How McDonald’s got Marie Kondo’d. Plus, Netflix says ‘no’ to ads: Thursday Wake-Up Call

July 18, 2019 10:00 am

‘This is false’
Netflix promises it will never, ever run ads. Because being ad-free is a “deep part of our brand proposition.” As Ad Age’s Garett Sloane writes, Netflix released earnings (with lower-than-expected global subscriber growth), and the company also wrote a note to shareholders trying to kill a widespread assumption that it would eventually start running ads:

“When you read speculation that we are moving into selling advertising, be confident that this is false. We believe we will have a more valuable business in the long term by staying out of competing for ad revenue and instead entirely focusing on competing for viewer satisfaction.”

One key number: Netflix actually lost U.S. subscriptions, quarter-to-quarter. “Paid memberships in the U.S. stalled at about 60 million in the second quarter, down 126,000 from the first quarter.“ 

Just briefly: 
The EU’s Competition Commission has opened a probe into Amazon “to investigate whether the company is using sales data to gain an unfair advantage over smaller sellers on the Marketplace platform,” The Verge reports. Amazon says it will cooperate fully.

Dig it?: “Would you rather eat at a restaurant or a ‘shared belief’?” Ad Age’s Simon Dumenco asks. Farm-to-table restaurant brand Dig Inn is rebranding to become plain old Dig, because as its founder says, the chain “has become more than a restaurant. It’s a shared belief …” 

Toy story: “Mattel has retained Publicis Media’s Spark Foundry as its media agency of record in the U.S. following a global review that began in the first quarter of 2019,” Ad Age’s Lindsay Rittenhouse writes.

For the record: Shares of ad giant Omnicom Group “fell more than 3 percent Wednesday morning after the holding company reported worldwide revenue dropped 3.6 percent,” Rittenhouse also writes

Been there: With user-data privacy regulations looming in the U.S., Ad Age’s George Slefo talked to the first company to get busted under the European Union’s strict GDPR regulations to ask for tips on what to do and what not to do. (Here’s one piece of advice: “Make sure you collect as little data as possible, or just what you need.”)

Web design: Everything you’ve always wanted to know about CSS Grid (but were afraid to ask), by George Slefo. Though the technology is three years old, “it’s only now is starting to reveal its promise,” he writes.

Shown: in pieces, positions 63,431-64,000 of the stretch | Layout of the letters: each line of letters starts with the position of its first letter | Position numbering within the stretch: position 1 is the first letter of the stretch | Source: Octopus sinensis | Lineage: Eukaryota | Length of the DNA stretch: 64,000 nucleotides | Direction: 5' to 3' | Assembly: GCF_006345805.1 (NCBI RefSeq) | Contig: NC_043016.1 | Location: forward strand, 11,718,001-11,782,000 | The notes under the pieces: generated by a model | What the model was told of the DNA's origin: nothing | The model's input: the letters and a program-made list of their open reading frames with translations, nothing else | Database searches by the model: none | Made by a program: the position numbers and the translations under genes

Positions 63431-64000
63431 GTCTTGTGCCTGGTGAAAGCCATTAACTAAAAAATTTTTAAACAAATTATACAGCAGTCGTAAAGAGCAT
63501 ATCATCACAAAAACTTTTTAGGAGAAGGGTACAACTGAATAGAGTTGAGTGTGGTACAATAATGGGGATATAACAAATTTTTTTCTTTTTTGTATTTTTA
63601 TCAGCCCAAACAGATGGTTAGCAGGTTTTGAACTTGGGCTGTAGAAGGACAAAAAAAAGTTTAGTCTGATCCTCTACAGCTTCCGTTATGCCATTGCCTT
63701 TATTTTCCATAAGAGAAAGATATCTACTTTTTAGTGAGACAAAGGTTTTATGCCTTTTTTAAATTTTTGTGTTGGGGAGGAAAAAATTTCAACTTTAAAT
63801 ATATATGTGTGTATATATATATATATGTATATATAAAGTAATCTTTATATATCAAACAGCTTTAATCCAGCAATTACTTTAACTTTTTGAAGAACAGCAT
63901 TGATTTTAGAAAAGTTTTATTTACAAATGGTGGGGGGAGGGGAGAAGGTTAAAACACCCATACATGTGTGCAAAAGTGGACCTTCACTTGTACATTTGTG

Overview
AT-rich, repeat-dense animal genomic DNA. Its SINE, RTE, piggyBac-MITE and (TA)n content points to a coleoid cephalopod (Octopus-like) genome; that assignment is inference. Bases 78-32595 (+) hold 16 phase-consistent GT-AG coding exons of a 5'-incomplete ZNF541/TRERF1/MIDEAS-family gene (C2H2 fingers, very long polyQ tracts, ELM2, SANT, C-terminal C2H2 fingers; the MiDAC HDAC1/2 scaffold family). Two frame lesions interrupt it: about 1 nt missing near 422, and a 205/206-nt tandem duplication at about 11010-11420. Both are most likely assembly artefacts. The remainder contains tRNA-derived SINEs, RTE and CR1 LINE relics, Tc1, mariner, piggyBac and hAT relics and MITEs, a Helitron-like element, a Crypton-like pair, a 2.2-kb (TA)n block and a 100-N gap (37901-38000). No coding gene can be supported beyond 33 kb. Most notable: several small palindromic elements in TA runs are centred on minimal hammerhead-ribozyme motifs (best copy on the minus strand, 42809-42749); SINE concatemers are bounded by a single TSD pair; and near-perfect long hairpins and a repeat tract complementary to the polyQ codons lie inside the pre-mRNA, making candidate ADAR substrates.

Quote of the day: Facebook Chief Marketing Officer Antonio Lucio was among the speakers at a Procter & Gamble conference in Cincinnati, and so was Endeavor Chief Marketing Officer and former Uber Chief Brand Officer Bozoma Saint John. “If you see Antonio, give him a hug,” Saint John said during a presentation. “I would have appreciated a hug when I was at Uber,” which during her year there was “taking the brunt of all of the ills of Silicon Valley.” Read Jack Neff’s coverage of the conference in Ad Age.

Podcast of the day: Highsnobiety, once a sneaker blog, is now collaborating with Prada and dropping product of its own. Listen to the conversation between Highsnobiety CEO David Fischer and Ad Age Editor Brian Braiker on this week’s “Ad Lib” podcast. Subscribe here on iTunes and here on Spotify.

Emoji of the day: Wednesday was World Emoji Day, and Ford announced that it has designed a much-needed pickup truck emoji. And as The Atlantic notes, it looks like a Ford truck, of course. 

Stunt of the day: World Emoji Day, funnily enough, coincided with National Hot Dog Day. And Oscar Meyer announced that it’s putting its Wienermobile on Airbnb. It will be available in Chicago for three nights starting Aug. 1 for $136 per night. And there will be hot dogs in the mini-fridge, of course. Read more in the Ad Age Marketer’s Brief.

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